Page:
Why Thodey must weather an investor storm

David Thodey inherited benefits from chief executives who copped flack for their long-term investment strategies. The bright future for cloud computing means he must have the courage to do the same.

Telstra is currently conducting detailed plans to determine what its business might look like in 2020.

In his KGB interview (KGB: Telstra's David Thodey, September 28) , Telstra chief executive officer David Thodey gives us a first peep into some the matters being discussed.

If you have time look at the video, because Thodey’s eyes tell you the story even though he is being careful with his words.

The Telstra being planned for 2020 may still be an income stock, but it will also be a growth stock.

Thodey reveals that the ill-fated Telstra cable investments of decades ago are suddenly thrusting Telstra into the role of an Asian cloud-computing supplier. This is going to be an enormous growth market. Telstra is investing $600 million into the venture over three years. In the Telstra 2020 vision, if the returns are there, this level of investment should be multiplied many times.

Cloud computing is going to dominate world computing and Telstra has a unique position to be a major player in our region, thanks to past long-term strategic decisions made in the face of institutional anger at the time. Thodey and his people need the courage of their predecessors to magnify that opportunity rather than simply give all the cash back as the institutions want.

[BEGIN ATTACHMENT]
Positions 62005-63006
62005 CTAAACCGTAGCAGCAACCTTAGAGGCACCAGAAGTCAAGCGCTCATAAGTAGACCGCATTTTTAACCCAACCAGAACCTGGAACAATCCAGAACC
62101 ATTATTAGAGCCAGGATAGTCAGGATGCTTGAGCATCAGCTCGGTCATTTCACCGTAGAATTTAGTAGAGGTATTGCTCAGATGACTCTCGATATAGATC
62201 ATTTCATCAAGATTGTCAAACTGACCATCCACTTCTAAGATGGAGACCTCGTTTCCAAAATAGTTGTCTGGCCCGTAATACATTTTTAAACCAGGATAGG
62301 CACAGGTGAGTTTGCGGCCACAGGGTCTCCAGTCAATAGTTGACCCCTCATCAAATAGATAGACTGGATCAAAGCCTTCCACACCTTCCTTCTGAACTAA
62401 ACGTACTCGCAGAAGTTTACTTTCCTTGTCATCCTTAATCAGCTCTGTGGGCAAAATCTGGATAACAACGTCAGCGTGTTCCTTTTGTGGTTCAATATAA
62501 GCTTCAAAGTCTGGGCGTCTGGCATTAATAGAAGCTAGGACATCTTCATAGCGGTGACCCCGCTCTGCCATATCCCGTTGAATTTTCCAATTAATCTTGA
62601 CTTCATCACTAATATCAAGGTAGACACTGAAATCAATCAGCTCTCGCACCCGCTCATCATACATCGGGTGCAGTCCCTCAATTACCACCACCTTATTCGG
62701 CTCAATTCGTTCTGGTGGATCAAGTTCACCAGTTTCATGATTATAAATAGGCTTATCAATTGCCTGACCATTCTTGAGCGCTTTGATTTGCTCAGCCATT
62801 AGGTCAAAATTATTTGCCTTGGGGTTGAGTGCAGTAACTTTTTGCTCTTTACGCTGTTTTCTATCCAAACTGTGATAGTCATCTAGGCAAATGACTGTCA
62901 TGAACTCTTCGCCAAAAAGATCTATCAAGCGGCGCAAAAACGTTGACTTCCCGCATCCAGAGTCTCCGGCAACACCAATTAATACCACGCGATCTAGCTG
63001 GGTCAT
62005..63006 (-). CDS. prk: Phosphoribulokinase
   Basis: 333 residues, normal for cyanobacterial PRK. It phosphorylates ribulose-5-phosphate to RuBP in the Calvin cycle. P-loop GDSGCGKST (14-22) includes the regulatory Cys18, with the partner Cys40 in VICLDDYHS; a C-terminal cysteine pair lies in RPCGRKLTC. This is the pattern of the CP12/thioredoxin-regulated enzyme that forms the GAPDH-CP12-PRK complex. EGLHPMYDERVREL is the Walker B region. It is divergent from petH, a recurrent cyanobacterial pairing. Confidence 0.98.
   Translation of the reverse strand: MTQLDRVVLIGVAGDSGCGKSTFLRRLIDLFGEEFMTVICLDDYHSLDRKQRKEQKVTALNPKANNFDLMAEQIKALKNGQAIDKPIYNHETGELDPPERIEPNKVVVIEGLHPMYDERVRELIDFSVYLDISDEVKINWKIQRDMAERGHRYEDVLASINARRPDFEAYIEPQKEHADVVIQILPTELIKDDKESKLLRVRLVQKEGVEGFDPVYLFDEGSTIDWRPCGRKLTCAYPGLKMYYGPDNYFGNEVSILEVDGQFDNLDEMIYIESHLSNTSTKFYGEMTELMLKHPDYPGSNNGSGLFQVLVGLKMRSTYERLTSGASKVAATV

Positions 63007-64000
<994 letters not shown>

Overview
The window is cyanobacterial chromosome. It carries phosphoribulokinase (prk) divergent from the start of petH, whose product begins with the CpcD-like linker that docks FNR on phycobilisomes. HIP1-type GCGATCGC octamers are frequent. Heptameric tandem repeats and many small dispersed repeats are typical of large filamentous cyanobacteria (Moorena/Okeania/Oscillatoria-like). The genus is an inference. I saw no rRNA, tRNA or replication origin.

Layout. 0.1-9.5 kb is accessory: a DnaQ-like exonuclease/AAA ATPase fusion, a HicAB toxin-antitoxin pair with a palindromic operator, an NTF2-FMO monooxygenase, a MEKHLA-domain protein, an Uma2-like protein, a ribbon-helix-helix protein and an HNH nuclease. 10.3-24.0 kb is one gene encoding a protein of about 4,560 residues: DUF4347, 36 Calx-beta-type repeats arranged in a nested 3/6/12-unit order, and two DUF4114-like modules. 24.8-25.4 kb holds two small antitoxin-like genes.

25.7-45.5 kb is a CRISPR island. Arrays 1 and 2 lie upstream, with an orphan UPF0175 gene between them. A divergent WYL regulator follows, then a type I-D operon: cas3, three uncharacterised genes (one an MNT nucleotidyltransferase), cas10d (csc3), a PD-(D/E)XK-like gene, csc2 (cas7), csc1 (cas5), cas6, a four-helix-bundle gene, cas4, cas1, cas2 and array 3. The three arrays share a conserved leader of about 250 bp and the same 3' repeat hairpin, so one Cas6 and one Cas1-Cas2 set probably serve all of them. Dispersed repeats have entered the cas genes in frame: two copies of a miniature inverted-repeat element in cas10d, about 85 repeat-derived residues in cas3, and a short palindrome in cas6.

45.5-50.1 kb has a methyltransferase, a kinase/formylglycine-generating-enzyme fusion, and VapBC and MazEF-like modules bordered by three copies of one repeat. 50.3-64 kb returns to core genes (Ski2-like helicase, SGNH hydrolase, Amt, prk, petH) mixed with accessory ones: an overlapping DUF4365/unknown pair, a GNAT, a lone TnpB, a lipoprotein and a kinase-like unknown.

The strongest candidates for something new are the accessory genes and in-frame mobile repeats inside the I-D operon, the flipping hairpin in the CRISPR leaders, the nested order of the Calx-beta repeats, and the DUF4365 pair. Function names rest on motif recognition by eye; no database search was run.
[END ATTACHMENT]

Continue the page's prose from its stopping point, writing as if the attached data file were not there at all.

Thodey also shows us how Telstra might use its sporting media techniques to create new markets in Asia. Thankfully Telstra is not a bidder for the Nine Network.

And Thodey reveals that Telstra is holding its increased mobile market share and, so far, there has not been a price war. This is good news for shareholders.

Telstra is in its current position in the mobile market because two previous chief executive officers Ziggy Switkowski and Sol Trujillo ignored pleas from the short-term focused institutions and invested huge sums in the mobile network even though immediate returns were not good.

Thodey inherited the benefits of those good decisions but he also incurred the wrath of the institutions by investing $1 billion to lift mobile market share. He was also lucky that one of his mobile opponents fell over during this time.

Just as Switkowski and Trujillo had the courage to invest for the long term, that’s what Thodey must do in cloud computing.

While Thodey’s successors will gain the advantage, Thodey will also be well aware that both Switkowski and Trujillo left their Telstra CEO posts under a cloud. The correctness of their decisions was recognised later.